Emotion knots pop up now and then and give me an impression that comes up through my thumb or olecranon of the feeling that went with them when they were made. I’m always curious what the client is feeling, but I have always had a sense that they need to tell me what they feel without prompting. Usually I feel a negative emotion, such as frustration or anger. Here and there a giggle or laugh pops up, but these don’t seem to be actually funny, but nervous.

The “transporter” knot was one I had heard about occasionally from other therapists but never experienced personally. I have had clients pop up with spontaneous stories while I am doing trigger point therapy, but I was never sure about the “transporter” effect.

Then I took a class in which the instructor showed us a fun way to get to the posterior scalenes. I was one of the test bodies. At the moment my table partner touched that spot, I went back in time, not to the events, but to the feelings when I had been struck by a drunk driver in my brand-new car. My table partner hung in there while I turned three different shades and went through the time capsule. I felt all the anger, disgust and disappointment I felt then.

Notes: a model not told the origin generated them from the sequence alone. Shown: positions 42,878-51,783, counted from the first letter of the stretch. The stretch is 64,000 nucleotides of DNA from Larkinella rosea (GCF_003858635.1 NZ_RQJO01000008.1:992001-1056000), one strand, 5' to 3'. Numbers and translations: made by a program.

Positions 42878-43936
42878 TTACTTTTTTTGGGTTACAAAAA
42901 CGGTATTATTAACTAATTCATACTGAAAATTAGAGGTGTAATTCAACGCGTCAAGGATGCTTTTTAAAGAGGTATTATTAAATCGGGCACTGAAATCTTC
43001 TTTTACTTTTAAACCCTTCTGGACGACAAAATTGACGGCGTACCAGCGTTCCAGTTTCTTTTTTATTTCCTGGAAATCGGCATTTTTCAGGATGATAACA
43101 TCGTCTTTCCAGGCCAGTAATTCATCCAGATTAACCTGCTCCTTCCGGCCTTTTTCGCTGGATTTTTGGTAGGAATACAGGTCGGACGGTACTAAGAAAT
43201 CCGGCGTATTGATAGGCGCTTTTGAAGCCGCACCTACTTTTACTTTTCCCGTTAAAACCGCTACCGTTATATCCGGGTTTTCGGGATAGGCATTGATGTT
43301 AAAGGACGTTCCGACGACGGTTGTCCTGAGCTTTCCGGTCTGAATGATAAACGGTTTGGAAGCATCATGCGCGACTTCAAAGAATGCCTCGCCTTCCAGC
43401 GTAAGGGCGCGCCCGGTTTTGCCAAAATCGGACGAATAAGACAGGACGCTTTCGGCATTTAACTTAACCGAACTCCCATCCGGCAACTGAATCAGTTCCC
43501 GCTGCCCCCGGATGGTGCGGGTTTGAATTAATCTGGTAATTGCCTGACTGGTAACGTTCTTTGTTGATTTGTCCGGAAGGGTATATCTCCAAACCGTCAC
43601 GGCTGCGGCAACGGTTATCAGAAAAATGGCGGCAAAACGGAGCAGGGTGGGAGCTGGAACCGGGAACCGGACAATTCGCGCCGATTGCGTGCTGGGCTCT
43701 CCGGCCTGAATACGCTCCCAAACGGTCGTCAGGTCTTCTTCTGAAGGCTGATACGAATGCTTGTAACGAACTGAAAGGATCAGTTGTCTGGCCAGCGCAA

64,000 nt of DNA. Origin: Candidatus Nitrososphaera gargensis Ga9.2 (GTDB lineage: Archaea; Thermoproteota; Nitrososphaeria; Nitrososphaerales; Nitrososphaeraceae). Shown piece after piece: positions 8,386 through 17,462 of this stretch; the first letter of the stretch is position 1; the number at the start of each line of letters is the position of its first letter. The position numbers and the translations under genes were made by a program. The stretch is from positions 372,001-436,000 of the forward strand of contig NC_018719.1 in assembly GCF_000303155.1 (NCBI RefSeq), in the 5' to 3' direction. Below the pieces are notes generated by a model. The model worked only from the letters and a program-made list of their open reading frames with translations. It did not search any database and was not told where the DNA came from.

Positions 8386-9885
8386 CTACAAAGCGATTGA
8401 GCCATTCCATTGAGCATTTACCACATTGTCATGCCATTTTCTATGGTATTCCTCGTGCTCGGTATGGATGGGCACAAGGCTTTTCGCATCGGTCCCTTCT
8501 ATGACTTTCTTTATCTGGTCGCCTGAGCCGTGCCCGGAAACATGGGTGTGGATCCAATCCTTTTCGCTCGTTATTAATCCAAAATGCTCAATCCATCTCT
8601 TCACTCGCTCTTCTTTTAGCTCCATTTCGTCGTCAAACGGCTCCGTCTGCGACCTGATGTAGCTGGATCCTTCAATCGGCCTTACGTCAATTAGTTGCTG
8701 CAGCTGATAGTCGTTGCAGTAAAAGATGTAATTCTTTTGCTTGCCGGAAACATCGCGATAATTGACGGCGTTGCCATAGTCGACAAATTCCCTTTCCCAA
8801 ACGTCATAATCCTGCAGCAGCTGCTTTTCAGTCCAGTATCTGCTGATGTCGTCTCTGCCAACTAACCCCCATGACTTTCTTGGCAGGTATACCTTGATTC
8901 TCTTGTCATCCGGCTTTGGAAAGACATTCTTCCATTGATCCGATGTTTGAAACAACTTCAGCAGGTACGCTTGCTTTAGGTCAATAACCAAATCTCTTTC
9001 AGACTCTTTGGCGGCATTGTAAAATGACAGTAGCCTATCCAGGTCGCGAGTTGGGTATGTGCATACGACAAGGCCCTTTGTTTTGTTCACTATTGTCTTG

Yes, all this is pretty k-notty stuff. These are impressions, of course, not easily explainable to folks outside the field. On the occasions when I talk with other therapists about these experiences, it is something we nod about because we know of what we have felt.

March 6, 2012

Why we do what we do

There are many reasons why I decided to become a massage therapist. In many ways I’ve been a body wor
ker since I was quite young, exchanging back rubs with my younger brother, and training him to walk on my back, until he was much too big and unwieldy for it. When I first sought a more “traditional” path, University and a career in business, the stress led me to a regular schedule with professional licensed massage. Soon, I found myself dreaming of a daily life with ambient light and soft music, all as a backdrop to helping people feel better and leaving me happier than when they arrived.